I've built homes and furniture in northwestern Vermont for 25 years, but for the past 10 years, my design-build firm has focused on the highly competitive new-home market. Most of my homes are in the "move-up" category in desirable neighborhoods. Buyers in that market segment expect some interesting architectural details and a premium trim package. It could be my formal education in accounting, or it could be old-fashioned Yankee ingenuity (or frugality), but I've always prided myself on good-looking trim details that don't cost a fortune. Those details make my homes distinctive and get people in the door, but it's their impact on the bottom line that's made my business successful.
One of my favorite ways to give my customers something out of the ordinary while saving money is to use MDF trim instead of solid wood. Besides standard trim details like baseboard, casing, and crown, I use it for custom details like wainscot and built-ins. With MDF trim costing less than half of what a similar wood product costs, I can create an attractive high-end look without pushing the selling price into the stratosphere.
I think that cost-effective finish work today is really about knowing how and where to integrate new or nontraditional materials. There was a time when I used only natural wood for all my casings and finish trims. Now I actually choose MDF over wood because it's better for painted trim — with the money I save, I splurge on hardwoods for areas that call for a strong first impression.
Using MDF for most of the trim leaves room in the author's budget to use attractive figured hardwoods in high-visibility areas like sills, window seats, and other built-ins.
I try to stick with stock profiles because the factory-applied primer makes finishing easier, although I sometimes use custom wainscoting. Some MDF profiles are new designs, but many are based on traditional wood profiles. One of my favorites is Windsor 3 1/2-inch casing. This versatile trim can be used for window and door casings, chair rail, or top-rail on wainscoting, or even as a frame for bathroom mirrors. It creates a custom effect with minimal work. Because this trim is so versatile, I never throw anything away — I'm always finding new uses for even the smallest pieces.
Windsor casing made from MDF costs about half what the same profile costs in wood.
But because it's more dimensionally stable than wood, MDF miters don't open with seasonal moisture changes. The author uses a fast-setting adhesive to guarantee tight joints.
Working With MDF
MDF is made from super-compressed paper and glue, so it doesn't have any discernible grain. That's both the most notable benefit and the greatest difficulty in working with it. On the plus side, it can be cut, machined, and filled easily; on the minus side, the lack of grain makes thin sections prone to breakage. As a result, we miter rather than cope inside corners. Another key to successfully working with MDF is using sharp tools — especially sharp saw blades. We use high-quality, 80-tooth blades and sharpen them regularly.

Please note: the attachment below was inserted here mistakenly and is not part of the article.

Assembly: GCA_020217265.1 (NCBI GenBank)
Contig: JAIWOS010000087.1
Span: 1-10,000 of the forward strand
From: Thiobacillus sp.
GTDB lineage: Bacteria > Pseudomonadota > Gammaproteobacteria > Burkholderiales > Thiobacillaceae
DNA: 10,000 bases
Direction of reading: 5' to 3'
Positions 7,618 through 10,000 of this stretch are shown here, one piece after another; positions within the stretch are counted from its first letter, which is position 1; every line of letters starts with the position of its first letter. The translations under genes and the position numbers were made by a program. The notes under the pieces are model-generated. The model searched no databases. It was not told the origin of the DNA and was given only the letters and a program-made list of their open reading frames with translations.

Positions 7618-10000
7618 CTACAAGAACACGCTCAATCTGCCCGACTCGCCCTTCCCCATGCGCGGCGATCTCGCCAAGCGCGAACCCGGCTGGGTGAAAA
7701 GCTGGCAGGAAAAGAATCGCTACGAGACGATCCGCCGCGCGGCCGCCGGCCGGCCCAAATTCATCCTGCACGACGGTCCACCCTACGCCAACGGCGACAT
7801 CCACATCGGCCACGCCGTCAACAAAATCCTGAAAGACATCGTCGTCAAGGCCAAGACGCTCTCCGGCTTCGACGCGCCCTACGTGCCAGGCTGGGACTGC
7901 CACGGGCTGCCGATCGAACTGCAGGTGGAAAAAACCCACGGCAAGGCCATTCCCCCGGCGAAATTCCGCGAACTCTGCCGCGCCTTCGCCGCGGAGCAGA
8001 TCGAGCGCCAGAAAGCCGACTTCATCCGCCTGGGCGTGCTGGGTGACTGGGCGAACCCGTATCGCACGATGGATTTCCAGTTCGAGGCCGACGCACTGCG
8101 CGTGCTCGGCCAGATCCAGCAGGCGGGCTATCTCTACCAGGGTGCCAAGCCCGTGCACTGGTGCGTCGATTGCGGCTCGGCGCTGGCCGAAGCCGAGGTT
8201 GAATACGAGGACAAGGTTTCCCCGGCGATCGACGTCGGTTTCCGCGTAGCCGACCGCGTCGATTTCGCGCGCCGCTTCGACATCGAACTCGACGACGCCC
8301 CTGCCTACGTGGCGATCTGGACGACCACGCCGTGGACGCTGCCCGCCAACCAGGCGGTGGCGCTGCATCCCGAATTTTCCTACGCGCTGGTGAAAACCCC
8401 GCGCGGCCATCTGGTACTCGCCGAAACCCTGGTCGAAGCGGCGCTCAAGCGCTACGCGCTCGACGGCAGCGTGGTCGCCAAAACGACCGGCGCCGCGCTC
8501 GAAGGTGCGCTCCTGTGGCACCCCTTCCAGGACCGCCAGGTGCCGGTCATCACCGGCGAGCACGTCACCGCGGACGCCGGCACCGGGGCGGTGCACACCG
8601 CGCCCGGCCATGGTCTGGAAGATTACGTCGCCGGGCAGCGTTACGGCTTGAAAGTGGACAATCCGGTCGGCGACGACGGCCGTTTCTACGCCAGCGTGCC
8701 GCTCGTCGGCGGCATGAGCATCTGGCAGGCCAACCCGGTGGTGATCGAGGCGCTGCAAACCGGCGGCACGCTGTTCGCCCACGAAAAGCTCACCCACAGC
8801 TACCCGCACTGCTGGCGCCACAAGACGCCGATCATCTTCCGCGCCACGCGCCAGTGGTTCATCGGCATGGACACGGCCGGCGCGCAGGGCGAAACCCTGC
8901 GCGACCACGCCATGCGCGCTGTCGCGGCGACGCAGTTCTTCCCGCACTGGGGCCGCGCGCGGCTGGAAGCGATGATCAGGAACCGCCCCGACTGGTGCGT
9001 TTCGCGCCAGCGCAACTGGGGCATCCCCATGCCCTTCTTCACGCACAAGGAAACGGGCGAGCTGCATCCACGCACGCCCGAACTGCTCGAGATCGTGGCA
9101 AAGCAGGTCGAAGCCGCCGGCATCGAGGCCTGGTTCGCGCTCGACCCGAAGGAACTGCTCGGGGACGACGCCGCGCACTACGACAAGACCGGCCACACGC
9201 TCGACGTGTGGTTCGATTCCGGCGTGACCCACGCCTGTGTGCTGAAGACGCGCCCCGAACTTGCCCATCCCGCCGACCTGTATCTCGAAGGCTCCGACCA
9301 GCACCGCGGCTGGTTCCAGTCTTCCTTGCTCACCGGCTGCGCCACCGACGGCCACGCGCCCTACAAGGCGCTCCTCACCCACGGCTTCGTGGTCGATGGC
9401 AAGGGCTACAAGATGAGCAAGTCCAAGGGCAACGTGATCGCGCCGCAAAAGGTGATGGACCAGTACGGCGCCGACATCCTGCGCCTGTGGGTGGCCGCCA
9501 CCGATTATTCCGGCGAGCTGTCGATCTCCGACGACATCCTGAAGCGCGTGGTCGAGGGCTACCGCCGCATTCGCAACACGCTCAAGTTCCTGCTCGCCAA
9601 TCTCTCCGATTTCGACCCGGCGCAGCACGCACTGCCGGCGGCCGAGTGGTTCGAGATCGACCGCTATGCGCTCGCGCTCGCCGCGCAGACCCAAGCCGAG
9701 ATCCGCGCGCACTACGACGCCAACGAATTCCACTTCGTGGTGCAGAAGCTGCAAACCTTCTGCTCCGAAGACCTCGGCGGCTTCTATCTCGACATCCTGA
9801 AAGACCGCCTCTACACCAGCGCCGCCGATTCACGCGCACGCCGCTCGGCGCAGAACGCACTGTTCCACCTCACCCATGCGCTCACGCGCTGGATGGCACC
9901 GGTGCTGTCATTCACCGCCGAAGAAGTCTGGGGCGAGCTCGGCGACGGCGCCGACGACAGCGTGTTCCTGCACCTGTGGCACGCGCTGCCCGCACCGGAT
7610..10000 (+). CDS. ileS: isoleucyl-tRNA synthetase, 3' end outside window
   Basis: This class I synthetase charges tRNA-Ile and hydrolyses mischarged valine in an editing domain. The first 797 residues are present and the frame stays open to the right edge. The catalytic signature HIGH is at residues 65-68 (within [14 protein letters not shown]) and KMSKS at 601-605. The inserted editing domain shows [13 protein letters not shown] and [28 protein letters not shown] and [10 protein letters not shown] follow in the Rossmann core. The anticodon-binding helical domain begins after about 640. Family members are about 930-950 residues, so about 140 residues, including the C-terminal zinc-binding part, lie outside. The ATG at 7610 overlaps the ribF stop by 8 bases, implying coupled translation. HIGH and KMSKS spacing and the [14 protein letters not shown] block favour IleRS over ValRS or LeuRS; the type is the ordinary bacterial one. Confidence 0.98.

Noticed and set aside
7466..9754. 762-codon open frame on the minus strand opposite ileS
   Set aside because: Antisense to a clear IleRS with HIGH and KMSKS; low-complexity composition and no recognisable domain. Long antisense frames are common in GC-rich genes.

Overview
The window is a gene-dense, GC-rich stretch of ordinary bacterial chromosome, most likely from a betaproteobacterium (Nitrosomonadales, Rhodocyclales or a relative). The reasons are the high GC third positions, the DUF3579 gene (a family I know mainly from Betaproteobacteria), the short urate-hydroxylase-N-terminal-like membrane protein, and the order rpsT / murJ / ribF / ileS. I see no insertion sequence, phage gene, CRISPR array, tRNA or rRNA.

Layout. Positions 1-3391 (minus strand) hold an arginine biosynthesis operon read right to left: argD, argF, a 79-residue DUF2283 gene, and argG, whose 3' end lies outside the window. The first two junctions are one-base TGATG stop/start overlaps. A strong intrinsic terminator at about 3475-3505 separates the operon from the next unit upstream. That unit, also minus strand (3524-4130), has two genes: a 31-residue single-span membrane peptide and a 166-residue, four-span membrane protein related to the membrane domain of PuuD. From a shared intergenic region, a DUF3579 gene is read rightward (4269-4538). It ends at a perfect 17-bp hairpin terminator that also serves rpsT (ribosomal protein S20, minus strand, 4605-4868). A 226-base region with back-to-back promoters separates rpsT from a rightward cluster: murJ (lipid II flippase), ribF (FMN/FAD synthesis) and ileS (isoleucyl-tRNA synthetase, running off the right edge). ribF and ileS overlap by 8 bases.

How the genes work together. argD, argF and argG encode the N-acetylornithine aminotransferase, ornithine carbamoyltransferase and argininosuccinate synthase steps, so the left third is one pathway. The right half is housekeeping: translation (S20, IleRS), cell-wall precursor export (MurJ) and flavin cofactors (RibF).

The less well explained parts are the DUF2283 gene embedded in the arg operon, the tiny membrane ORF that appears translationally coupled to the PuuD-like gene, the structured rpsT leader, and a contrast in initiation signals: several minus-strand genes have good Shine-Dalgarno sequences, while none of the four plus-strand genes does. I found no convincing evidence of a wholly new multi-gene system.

We also glue miters and returns, using MDF 2400 Adhesive from Koetter Woodworking (Borden, Ind.; 812/923-8875, www.koetterwoodworking.com). This two-part adhesive sets fast, so it's critical to check the fit first. A small bead of adhesive is applied to one side of the joint, and the other side is sprayed with activator. Once the two pieces touch, there's only about five seconds before the bond is set.
Another helpful tip is to use 18-gauge brads instead of 15-gauge finish nails. We've found that the smaller wire reduces "mushrooming" or "puckers" around the nail hole and makes finishing easier. Initially, I had concerns about the smaller nail having enough strength, but we haven't had any problems.
Besides costing less than wood, one of MDF's greatest attributes is its dimensional stability. Seasonal changes in temperature and humidity won't cause swelling, splitting, or opening of joints. That makes it the perfect wainscot material.
Using MDF wainscoting in a variety of heights comple-ments standard stool and head casing heights, creating a much livelier interior. The author installs the wainscot with construction adhesive and a few 18-gauge brads to hold it in position while the glue sets — making for fewer nail holes to fill. Windsor casing, rabbeted on the bottom, makes a good cap.
When it comes to paint, the primed finish of MDF is obviously easier to cover than bare wood. I use MDF trim with a smooth, baked-on finish, which saves time in sanding and can eliminate a second coat of finish paint. We fill nail holes and imperfections with Dap 222 filler and caulk gaps with a high-quality latex caulk. Once the MDF trim is painted and finished, the final touch is to urethane the bird's-eye or curly maple stools and caps.
I have finally come to the conclusion that not only can MDF be used in place of wood, it delivers a better result when painted trim is desired. I attribute a lot of our success using MDF to our finish carpenters, Lucien and Larry Poitras and Steve Tucker. Those guys put together the custom details that create our unique look and style.
Bill Poseyis the owner of W.E. Posey Design/Build in Shelburne, Vt.